Doctor of Philosophy. Programme of Study for the degree of Doctor of Philosophy

Doctor of Philosophy. Programme of Study for the degree of Doctor of Philosophy Doctor of Philosophy Programme of Study for the degree of Doctor of Philosophy 1. Candidates may undertake study for the degree of PhD in any Faculty of the University or accredited Institution, or in

More information

Common Standard of Quality for PhD education at NTNU A. Recruitment Role/Responsibility Task Activity Measures

Common Standard of Quality for PhD education at NTNU A. Recruitment Role/Responsibility Task Activity Measures Appendix 2: NTNU s system for quality assurance of education Common Standard of Quality for PhD education at NTNU A. Recruitment Rector Information and recruitment Information about PhD education Information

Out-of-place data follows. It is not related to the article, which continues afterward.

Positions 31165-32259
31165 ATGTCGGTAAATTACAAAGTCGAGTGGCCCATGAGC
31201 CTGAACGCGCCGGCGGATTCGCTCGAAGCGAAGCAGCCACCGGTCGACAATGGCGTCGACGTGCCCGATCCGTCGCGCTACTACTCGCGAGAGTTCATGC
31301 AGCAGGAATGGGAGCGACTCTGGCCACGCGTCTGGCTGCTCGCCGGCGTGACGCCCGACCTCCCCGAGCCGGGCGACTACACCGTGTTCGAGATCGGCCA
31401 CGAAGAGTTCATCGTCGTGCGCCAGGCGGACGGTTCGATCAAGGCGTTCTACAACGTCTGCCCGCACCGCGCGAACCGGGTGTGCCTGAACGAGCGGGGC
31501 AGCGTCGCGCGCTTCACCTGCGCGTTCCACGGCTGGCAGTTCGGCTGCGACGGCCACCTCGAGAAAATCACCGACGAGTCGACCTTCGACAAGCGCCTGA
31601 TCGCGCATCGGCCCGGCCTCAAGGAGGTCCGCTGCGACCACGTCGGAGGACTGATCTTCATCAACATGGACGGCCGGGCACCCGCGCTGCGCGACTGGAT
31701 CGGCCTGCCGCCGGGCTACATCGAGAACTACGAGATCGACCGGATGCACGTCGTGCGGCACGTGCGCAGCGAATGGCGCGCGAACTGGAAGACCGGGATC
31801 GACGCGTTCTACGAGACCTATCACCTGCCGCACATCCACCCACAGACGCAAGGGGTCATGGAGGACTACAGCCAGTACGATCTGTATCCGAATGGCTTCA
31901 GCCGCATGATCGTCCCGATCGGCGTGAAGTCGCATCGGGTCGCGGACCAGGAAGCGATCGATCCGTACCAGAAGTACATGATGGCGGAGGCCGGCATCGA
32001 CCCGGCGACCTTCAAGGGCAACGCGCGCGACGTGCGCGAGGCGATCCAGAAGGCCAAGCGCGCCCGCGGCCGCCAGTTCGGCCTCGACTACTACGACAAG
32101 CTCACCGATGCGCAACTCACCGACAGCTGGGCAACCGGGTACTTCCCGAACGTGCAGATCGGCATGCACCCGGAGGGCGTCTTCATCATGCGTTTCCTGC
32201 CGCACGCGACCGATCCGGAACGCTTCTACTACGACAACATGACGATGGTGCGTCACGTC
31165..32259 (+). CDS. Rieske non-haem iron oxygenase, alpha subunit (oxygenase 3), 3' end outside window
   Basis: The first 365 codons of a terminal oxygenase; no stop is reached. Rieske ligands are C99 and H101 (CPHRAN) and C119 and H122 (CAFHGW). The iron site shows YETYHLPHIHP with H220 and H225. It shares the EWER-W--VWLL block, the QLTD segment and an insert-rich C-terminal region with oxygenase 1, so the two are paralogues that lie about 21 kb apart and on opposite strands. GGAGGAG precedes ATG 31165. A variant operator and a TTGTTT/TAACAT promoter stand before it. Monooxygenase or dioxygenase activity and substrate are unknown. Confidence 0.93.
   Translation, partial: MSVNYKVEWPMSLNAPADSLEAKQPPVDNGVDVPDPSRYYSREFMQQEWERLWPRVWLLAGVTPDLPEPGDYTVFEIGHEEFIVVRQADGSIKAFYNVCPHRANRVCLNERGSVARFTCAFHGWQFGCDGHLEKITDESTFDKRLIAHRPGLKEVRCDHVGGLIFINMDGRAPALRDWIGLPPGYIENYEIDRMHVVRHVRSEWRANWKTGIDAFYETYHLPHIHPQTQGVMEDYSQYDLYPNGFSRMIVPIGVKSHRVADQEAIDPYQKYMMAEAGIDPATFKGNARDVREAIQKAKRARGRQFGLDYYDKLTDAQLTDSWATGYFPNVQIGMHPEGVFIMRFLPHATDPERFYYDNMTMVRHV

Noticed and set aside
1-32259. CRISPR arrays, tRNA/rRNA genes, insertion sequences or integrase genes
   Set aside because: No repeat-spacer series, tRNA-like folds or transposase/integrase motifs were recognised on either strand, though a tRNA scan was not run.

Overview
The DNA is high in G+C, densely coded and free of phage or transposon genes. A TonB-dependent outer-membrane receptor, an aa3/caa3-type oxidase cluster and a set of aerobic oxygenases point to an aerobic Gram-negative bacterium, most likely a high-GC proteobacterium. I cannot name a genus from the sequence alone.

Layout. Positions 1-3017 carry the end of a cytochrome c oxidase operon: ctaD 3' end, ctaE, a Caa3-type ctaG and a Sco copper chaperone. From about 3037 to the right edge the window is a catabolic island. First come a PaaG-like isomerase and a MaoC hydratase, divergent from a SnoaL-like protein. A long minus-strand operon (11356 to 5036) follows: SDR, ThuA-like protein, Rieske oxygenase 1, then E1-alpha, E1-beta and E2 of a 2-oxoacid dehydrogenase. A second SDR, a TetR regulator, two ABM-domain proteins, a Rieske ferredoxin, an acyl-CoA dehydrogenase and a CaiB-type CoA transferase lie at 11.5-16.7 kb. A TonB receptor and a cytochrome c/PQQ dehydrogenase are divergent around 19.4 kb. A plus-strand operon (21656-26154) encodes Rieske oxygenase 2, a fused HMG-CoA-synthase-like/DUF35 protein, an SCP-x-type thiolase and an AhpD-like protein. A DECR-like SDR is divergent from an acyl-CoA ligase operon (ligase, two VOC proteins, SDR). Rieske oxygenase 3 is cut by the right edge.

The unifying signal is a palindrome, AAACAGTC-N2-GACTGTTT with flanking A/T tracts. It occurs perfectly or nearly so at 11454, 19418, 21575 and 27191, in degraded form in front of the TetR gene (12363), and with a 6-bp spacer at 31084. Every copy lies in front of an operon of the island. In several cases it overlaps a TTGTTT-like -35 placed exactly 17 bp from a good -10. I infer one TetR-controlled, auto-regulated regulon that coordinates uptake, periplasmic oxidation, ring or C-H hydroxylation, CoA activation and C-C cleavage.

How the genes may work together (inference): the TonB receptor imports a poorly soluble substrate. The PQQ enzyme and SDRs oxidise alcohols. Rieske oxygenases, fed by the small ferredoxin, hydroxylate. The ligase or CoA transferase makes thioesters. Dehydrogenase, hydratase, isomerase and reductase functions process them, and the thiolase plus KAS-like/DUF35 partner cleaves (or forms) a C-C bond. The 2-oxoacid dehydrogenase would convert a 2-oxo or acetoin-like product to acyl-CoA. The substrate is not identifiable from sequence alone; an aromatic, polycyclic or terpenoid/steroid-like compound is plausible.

More information

Appendix XXI. Good Practices for Research Postgraduate Students 175/713

Appendix XXI. Good Practices for Research Postgraduate Students 175/713 Appendix XXI Good Practices for Research Postgraduate Students 175/713 While as a research postgraduate student you have a right to expect adequate support for your work from the University you must also

More information

Guidance for Internal and External Examiners of Candidates for Research Degrees

Guidance for Internal and External Examiners of Candidates for Research Degrees Guidance for Internal and External Examiners of Candidates for Research Degrees REVISED SEPTEMBER 2013. TABLE OF CONTENTS 1 APPOINTMENT OF EXAMINERS...1 2 APPOINTMENT OF AN INDEPENDENT CHAIR...1 3 DISPATCH

More information

4. The criteria for the award of the Degree of PhD (by Published Works) shall be the same as those established for the Degree of PhD by Research.